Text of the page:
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Volunteers crucial to Kekaha church rebuild

KEKAHA — The Kekaha Kingdom Hall of Jehovah’s Witnesses construction project is pau, said the Jehovah’s Witnesses.

“We are still awaiting occupancy approval from the county,” said a spokesperson for the Jehovah’s Witnesses. “But we’re hoping to receive that shortly. Once we have that, we can announce the date and details for the open house.”

That was welcome news to the corps of volunteers that averaged between 30 to 40 helpers each day during the rebuild of the Kekaha facility that started in August when the project overseer, himself a volunteer, moved to Kaua‘i from the Big Island to handle the rebuild that was screened off from Kaumuali‘i Highway.

“The Witnesses’ construction projects regularly see large percentages of female volunteers, both skilled and unskilled,” said the local Jehovah’s Witnesses spokesperson.

“Volunteers have come to the site from nine local congregations, the outer islands, and as far away as Idaho and Colorado. Both an English and a Hawai‘i Pidgin congregation will share the Kekaha facility.”

Moetia Duarte, of Lihu‘e, was one of the female volunteers who spent three months volunteering at the Kekaha construction site.

“I’m learning how to be more aware of safety, and even roofing skills,” Duarte said. “I can’t wait to wake up in the morning and get on the job site.”

The project overseer said a lot of the volunteers bring connections to other services needed to successfully complete the project that forced volunteers to work around furniture and other equipment that was being stored while the construction proceeded.

“The women are related to the owners of the different heavy equipment company,” the overseer explained. “While they may not spend time in the cabs, they’re familiar with how to operate the machinery safely. By volunteering at the build, they get to use these skills while helping move the project along.”

According to data from the Institute for Women’s Policy Research, and citing U.S. Bureau of Labor Statistics data, women represent only 3.9 percent of tradespeople working in construction nationally.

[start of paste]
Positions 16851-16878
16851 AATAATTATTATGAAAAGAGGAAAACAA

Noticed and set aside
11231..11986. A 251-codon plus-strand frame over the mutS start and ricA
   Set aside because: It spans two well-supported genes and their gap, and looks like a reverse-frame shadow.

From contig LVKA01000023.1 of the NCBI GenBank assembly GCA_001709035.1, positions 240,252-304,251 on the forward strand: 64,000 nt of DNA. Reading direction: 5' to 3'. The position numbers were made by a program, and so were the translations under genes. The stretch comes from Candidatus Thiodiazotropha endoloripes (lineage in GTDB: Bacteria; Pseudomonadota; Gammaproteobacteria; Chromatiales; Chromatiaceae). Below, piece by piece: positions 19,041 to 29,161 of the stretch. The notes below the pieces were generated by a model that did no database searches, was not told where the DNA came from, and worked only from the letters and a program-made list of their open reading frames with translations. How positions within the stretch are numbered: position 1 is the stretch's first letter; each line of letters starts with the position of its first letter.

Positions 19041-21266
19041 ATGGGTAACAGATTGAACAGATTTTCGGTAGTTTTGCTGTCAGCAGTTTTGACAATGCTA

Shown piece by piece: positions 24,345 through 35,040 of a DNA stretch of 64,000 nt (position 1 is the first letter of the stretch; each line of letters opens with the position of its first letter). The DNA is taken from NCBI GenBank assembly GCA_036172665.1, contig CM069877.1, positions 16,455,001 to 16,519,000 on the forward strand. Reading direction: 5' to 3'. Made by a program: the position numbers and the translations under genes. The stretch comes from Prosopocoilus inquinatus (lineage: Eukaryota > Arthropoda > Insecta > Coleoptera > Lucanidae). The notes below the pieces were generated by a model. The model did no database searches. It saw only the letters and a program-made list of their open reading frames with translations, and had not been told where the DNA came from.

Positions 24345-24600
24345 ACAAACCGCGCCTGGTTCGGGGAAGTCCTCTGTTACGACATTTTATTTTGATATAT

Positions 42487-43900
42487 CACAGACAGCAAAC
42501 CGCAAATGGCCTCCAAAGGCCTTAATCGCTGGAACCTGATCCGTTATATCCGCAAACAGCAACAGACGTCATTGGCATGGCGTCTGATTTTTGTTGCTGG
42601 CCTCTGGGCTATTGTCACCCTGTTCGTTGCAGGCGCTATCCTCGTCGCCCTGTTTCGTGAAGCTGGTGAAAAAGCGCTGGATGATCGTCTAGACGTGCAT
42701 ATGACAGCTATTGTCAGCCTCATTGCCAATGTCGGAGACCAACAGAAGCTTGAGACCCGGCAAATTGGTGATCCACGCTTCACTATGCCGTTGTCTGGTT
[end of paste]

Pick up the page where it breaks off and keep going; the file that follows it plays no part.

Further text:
“We would be lost without our vast number of women volunteers,” said Robert Hendricks, the U.S. spokesperson for Jehovah’s Witnesses. “Their attention to detail, high quality of work and infectious enthusiasm are all vital to the success of our building projects.”

When the Witnesses moved their headquarters from Brooklyn, New York, to Warwick, New York recently, the construction project spanned three years. The project drew some 27,000 volunteers from around the country, of whom 25 percent were women, including Kiersin Golec of Massachusetts.

“All of us, men and women, were trained so we could be involved to the fullest extent possible,” said Golec. “They displayed a lot of trust in us, equally. I’m forever grateful to have been treated with such dignity.”

Duarte expressed similar sentiments to the Witnesses in Kekaha.

“It’s such a beautiful project that’s happening,” she said. “It’s energizing, the building looks amazing, and we’ve just been having a nice time working in a really positive environment.”

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Dennis Fujimoto, staff writer and photographer, can be reached at 808-245-0453 ordfujimoto@thegardenisland.com.
Source: The Garden Island

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